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Asset Recovery Unit to begin probing thousands of foreign properties held by Pakistanis

October 05, 2018

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Information Minister Fawad Chaudhry and Special Assistant to the Prime Minister on Accountability Shahzad Akbar address a joint press conference in Islamabad. ─PID
Information Minister Fawad Chaudhry and Special Assistant to the Prime Minister on Accountability Shahzad Akbar address a joint press conference in Islamabad. ─PID

Special Assistant to the Prime Minister on Accountability Shahzad Akbar in a joint press conference with Information Minister Fawad Chaudhry on Friday said that the newly constituted Asset Recovery Unit comprising National Accountability Bureau and Federal Investigation Agency officials will investigate thousands of properties abroad held by Pakistanis, Radio Pakistan reported.

Akbar said that members of the ARU had been selected, and details of over 10,000 properties in Dubai and England had been received.

He added that details of at least half of the 10,000 properties were previously available but no action was taken.

Notices have been issued for 300 properties from the list.

He added that the list had been divided into two parts, one for politically exposed people, and one for other citizens.

The ARU will submit a fortnightly progress report to the Supreme Court, he said.

Akbar also said that Islamabad is in contact with the Swiss government regarding the ratification of a treaty for exchange of information.

Akbar said that the treaty would be ratified and acted upon soon.

Akbar claimed that ratification of the Swiss treaty for the exchange of information, which would give Pakistan information on bank accounts, was supposed to be completed by 2013-14 but had been intentionally delayed by former finance minister Ishaq Dar who prevented the ratification from taking place for five years.

The special assistant on accountability said that the solution their department had found for this was to approach the German government, which has in 2013 announced that it had acquired information on Swiss accounts until then, and would make it publicly available to all governments, particularly those of developing countries.

Despite this, Akbar said, the government of Pakistan had not asked the German government for this information.

"You all know whose details would have come out if they had asked for the information," he remarked.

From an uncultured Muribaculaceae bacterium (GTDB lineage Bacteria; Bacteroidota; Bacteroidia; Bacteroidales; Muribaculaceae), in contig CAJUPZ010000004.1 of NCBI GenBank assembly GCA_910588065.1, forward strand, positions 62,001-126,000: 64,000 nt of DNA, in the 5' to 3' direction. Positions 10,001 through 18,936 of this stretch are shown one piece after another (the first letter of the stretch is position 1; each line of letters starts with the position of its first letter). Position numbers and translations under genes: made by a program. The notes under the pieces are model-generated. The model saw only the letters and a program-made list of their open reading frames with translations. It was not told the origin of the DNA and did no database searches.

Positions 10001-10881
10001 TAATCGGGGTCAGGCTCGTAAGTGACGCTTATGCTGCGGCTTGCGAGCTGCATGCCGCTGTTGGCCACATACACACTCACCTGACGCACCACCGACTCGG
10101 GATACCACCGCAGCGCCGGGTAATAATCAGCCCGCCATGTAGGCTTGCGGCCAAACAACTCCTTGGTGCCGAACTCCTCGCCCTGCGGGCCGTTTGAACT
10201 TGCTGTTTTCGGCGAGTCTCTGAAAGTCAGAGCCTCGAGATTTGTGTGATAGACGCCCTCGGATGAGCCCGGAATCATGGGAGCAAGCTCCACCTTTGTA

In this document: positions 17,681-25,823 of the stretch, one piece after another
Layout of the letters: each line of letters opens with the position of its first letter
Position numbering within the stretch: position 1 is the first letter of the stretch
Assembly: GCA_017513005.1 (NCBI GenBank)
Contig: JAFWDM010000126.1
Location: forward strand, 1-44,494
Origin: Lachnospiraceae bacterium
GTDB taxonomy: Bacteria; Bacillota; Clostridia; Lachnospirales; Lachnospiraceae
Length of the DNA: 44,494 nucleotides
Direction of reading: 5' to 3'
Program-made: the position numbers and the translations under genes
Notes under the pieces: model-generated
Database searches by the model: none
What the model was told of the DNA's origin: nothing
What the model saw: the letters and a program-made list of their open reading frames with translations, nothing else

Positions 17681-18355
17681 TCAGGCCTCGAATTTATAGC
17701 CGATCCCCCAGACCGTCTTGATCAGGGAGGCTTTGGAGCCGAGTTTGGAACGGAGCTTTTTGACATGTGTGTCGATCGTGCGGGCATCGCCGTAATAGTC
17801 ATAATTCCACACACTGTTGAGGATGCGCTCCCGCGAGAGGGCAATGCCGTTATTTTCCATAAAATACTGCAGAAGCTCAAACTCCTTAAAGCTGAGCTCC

Akbar said that their department had officially asked the German government for the information and once it was received, they would be able to access information for accounts created, both in the past, and in the future.

He said that India had previously taken information on Swiss accounts from the German government, which Pakistan quoted as an example in their request to the German government for which they are awaiting a response.

He hoped that keeping the government's vision in mind, and the cooperation that they are receiving, Islamabad would receive the same cooperation from the German government so that proceedings could be initiated against the information regarding Swiss bank accounts.

The Prime Minister's special assistant on accountability said that Pakistan had also invited other countries such as the United Arab Emirates, United Kingdom, China and the United States with whom it has existing bilateral treaties to revisit these treaties and add similar clauses for the exchange of information. Akbar said that this was to ensure that banking and asset details could be provided to Pakistani institutions.

He said that the previous government's shortcomings were evident in the arrangement with the US, which allows Washington to access Pakistanis' details but does not grant similar access to Islamabad as there is no such clause in the agreement.

"These are the shortcomings that we are trying to eliminate," said the PM's special accountability assistant.

Akbar added that with regards to the Panama Papers and Paradise Papers, other than the Supreme Court proceedings one "one case", no proper investigation had been initiated into the allegations in the leaks.